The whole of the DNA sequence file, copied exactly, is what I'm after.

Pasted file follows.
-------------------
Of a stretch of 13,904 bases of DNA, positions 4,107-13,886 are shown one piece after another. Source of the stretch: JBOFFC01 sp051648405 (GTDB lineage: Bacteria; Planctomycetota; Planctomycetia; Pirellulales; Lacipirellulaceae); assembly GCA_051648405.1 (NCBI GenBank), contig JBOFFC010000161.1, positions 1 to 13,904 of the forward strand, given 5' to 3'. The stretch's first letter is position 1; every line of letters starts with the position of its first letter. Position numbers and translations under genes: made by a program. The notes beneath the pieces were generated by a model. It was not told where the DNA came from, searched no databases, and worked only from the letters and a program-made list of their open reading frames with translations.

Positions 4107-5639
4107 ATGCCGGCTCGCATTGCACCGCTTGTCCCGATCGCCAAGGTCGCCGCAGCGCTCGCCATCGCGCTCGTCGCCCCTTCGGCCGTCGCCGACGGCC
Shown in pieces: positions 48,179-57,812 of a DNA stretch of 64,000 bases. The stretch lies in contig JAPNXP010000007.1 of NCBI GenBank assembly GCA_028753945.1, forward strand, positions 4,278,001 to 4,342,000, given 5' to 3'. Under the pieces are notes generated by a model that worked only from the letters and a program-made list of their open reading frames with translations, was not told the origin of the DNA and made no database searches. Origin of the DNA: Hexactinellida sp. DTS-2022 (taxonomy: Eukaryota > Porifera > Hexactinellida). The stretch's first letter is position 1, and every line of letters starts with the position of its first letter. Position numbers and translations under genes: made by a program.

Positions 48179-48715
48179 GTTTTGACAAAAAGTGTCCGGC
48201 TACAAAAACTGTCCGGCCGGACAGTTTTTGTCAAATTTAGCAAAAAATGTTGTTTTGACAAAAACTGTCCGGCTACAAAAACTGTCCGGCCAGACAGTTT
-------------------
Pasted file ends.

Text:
Of a stretch of 13,904 bases of DNA, positions 4,107-13,886 are shown one piece after another. Source of the stretch: JBOFFC01 sp051648405 (GTDB lineage: Bacteria; Planctomycetota; Planctomycetia; Pirellulales; Lacipirellulaceae); assembly GCA_051648405.1 (NCBI GenBank), contig JBOFFC010000161.1, positions 1 to 13,904 of the forward strand, given 5' to 3'. The stretch's first letter is position 1; every line of letters starts with the position of its first letter. Position numbers and translations under genes: made by a program. The notes beneath the pieces were generated by a model. It was not told where the DNA came from, searched no databases, and worked only from the letters and a program-made list of their open reading frames with translations.

Positions 4107-5639
4107 ATGCCGGCTCGCATTGCACCGCTTGTCCCGATCGCCAAGGTCGCCGCAGCGCTCGCCATCGCGCTCGTCGCCCCTTCGGCCGTCGCCGACGGCC
Shown in pieces: positions 48,179-57,812 of a DNA stretch of 64,000 bases. The stretch lies in contig JAPNXP010000007.1 of NCBI GenBank assembly GCA_028753945.1, forward strand, positions 4,278,001 to 4,342,000, given 5' to 3'. Under the pieces are notes generated by a model that worked only from the letters and a program-made list of their open reading frames with translations, was not told the origin of the DNA and made no database searches. Origin of the DNA: Hexactinellida sp. DTS-2022 (taxonomy: Eukaryota > Porifera > Hexactinellida). The stretch's first letter is position 1, and every line of letters starts with the position of its first letter. Position numbers and translations under genes: made by a program.

Positions 48179-48715
48179 GTTTTGACAAAAAGTGTCCGGC
48201 TACAAAAACTGTCCGGCCGGACAGTTTTTGTCAAATTTAGCAAAAAATGTTGTTTTGACAAAAACTGTCCGGCTACAAAAACTGTCCGGCCAGACAGTTT